|Subject:||[socialcredit] Re: What is the actual "gap"?|
|Date:||Friday, February 8, 2008 09:00:04 (-0800)|
|From:||william_b_ryan <william_b_ryan @.....com>
"It must be obvious that the real limit that the rate
at which something representing purchasing power could
be issued to the *public* is equal to the maximum rate
at which goods can be produced..."
The keyword here is "maximum." The maximum today may
well be much less than it would be a year from now,
after a program of increasing effective demand
consistently applied through time.
It is tempting to take such statements as "prices are
five times too high" to mean that he is recommending
an eighty percent retail discount, whereas, it seems
to me, a much smaller retail discount will achieve the
purpose through time, the time required to effect
change in the actual world of physical reality. And I
think that would have been Douglas' position.
Whenever he was forced to state a number for the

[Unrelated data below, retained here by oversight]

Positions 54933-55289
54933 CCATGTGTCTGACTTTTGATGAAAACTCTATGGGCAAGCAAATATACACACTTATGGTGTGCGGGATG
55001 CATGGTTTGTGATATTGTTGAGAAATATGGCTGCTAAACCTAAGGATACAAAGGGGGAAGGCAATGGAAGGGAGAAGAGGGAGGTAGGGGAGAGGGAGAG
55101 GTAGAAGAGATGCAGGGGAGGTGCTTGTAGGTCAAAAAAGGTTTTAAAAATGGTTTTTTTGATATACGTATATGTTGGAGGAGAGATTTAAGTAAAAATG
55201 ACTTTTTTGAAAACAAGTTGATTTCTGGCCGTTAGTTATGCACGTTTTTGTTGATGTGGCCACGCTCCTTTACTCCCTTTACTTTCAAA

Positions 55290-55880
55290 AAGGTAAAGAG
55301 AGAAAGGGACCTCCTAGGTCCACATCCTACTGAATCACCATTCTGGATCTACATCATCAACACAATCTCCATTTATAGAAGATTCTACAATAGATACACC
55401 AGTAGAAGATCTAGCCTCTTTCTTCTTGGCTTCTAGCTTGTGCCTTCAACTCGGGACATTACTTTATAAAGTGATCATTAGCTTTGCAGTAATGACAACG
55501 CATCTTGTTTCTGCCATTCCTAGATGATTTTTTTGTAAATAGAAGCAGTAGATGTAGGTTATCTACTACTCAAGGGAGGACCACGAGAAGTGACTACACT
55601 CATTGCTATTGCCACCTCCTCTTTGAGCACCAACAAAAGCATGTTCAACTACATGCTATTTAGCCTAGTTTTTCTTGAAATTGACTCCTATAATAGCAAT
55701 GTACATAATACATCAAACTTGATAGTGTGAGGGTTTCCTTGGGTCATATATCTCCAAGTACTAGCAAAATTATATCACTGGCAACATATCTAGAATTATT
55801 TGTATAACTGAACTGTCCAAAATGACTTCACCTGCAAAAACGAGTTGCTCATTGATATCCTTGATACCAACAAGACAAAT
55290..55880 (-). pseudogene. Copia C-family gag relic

discount it was on the order of a more realistic
twenty-five percent, as in his Social Credit Plan for
The safest course, it seems to me, is to start with a
relatively small discount including the dividend,
which we gradually increase, so that we might deal
with unforeseen consequences as they occur. Such a
course seems most likely to bring naysayers over to
A note to our new subscribers: Douglas' books
*Economic Democracy,* at Googlebooks, *Warning
Democracy,* at the Australian League of Rights, and
*Social Credit,* at Mondopolitico are now available
online. I will forward photocopies of *Control and
Distribution of Production* and *Credit-Power and
Democracy* to anyone who requests.
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